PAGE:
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Encephale. 2002 Jan-Feb;28(1):71-6.

[Value of a consultation center and crisis intervention in addressing psychiatric disorders in the perinatal period].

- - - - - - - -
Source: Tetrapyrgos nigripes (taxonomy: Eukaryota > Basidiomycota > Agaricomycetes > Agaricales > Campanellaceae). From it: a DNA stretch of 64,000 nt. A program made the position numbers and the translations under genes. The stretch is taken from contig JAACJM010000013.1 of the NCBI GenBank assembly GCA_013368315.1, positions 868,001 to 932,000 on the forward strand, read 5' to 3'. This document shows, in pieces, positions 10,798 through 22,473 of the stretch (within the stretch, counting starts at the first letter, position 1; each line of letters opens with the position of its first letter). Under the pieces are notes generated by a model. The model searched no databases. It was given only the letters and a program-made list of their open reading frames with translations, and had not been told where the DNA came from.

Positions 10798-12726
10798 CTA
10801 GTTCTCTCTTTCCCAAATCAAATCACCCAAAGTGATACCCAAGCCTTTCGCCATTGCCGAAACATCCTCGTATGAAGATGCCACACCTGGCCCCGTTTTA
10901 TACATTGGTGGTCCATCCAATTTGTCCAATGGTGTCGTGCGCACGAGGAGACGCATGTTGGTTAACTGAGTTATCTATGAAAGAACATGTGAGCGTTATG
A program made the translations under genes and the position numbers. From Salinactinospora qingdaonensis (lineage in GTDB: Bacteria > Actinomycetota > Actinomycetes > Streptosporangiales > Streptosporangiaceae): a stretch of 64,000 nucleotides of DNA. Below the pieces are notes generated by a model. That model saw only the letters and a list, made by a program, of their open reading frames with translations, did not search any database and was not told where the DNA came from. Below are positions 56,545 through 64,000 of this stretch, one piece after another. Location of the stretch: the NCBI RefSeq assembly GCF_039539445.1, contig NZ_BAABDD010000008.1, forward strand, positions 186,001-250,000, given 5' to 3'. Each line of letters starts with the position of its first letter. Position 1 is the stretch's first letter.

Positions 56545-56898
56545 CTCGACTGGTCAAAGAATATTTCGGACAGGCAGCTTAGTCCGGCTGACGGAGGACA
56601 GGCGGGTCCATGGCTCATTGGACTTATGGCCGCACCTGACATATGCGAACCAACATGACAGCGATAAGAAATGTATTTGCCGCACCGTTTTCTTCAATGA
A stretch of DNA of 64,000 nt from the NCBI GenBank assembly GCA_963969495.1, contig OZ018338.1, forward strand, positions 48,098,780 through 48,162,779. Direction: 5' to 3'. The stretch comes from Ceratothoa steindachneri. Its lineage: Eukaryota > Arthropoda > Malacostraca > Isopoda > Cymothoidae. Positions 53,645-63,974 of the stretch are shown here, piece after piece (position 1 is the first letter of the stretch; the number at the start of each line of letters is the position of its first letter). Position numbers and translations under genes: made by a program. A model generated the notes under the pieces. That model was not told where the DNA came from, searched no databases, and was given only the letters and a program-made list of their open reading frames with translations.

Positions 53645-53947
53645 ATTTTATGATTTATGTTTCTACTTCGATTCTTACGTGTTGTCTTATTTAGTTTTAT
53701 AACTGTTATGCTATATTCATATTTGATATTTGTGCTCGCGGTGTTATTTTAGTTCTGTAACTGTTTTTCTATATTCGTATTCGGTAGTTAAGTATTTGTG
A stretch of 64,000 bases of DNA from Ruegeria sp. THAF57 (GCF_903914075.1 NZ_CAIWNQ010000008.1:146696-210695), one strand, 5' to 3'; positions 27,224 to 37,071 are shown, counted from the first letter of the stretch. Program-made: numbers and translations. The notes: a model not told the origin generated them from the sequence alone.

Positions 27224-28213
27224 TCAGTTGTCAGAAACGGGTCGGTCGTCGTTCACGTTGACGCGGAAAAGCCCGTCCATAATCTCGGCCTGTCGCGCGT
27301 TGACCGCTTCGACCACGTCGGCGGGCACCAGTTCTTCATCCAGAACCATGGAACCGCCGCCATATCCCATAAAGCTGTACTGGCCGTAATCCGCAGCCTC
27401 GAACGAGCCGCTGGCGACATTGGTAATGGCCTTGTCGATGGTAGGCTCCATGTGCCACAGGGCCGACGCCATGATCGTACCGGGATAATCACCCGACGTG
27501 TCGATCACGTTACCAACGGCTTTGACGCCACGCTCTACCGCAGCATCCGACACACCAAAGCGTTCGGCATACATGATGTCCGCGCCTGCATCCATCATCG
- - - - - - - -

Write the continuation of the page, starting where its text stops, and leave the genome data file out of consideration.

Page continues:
[Article in French]

Author information

  • 1Service de Psychiatrie Générale, CHRU de Lille, Clinique Fontan, 6, rue du Professeur Laguesse, 59037 Lille.

Abstract